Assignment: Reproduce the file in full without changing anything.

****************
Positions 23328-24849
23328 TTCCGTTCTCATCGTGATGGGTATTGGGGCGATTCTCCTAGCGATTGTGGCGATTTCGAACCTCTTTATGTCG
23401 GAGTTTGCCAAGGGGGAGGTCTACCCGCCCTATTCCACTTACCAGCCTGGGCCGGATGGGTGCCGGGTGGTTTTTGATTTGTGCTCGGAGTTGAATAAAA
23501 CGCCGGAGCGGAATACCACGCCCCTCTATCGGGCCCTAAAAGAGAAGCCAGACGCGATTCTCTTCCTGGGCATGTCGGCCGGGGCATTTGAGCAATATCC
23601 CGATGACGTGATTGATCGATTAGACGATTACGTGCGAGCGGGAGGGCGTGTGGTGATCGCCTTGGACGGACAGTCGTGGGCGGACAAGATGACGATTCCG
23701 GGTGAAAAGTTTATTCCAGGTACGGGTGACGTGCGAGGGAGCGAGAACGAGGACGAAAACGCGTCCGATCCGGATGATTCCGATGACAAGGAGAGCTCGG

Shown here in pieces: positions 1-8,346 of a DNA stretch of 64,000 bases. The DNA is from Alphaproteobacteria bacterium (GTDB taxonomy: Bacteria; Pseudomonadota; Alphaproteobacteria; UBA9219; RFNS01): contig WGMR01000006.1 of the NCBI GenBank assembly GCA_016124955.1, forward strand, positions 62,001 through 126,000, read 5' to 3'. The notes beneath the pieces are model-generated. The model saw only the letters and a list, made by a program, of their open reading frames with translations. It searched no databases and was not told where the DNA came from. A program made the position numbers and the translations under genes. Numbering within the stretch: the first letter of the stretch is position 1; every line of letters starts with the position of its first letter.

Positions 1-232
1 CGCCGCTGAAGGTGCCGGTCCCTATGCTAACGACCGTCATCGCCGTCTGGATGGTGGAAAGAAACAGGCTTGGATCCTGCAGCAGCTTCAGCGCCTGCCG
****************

Positions 23328-24849
23328 TTCCGTTCTCATCGTGATGGGTATTGGGGCGATTCTCCTAGCGATTGTGGCGATTTCGAACCTCTTTATGTCG
23401 GAGTTTGCCAAGGGGGAGGTCTACCCGCCCTATTCCACTTACCAGCCTGGGCCGGATGGGTGCCGGGTGGTTTTTGATTTGTGCTCGGAGTTGAATAAAA
23501 CGCCGGAGCGGAATACCACGCCCCTCTATCGGGCCCTAAAAGAGAAGCCAGACGCGATTCTCTTCCTGGGCATGTCGGCCGGGGCATTTGAGCAATATCC
23601 CGATGACGTGATTGATCGATTAGACGATTACGTGCGAGCGGGAGGGCGTGTGGTGATCGCCTTGGACGGACAGTCGTGGGCGGACAAGATGACGATTCCG
23701 GGTGAAAAGTTTATTCCAGGTACGGGTGACGTGCGAGGGAGCGAGAACGAGGACGAAAACGCGTCCGATCCGGATGATTCCGATGACAAGGAGAGCTCGG

Shown here in pieces: positions 1-8,346 of a DNA stretch of 64,000 bases. The DNA is from Alphaproteobacteria bacterium (GTDB taxonomy: Bacteria; Pseudomonadota; Alphaproteobacteria; UBA9219; RFNS01): contig WGMR01000006.1 of the NCBI GenBank assembly GCA_016124955.1, forward strand, positions 62,001 through 126,000, read 5' to 3'. The notes beneath the pieces are model-generated. The model saw only the letters and a list, made by a program, of their open reading frames with translations. It searched no databases and was not told where the DNA came from. A program made the position numbers and the translations under genes. Numbering within the stretch: the first letter of the stretch is position 1; every line of letters starts with the position of its first letter.

Positions 1-232
1 CGCCGCTGAAGGTGCCGGTCCCTATGCTAACGACCGTCATCGCCGTCTGGATGGTGGAAAGAAACAGGCTTGGATCCTGCAGCAGCTTCAGCGCCTGCCG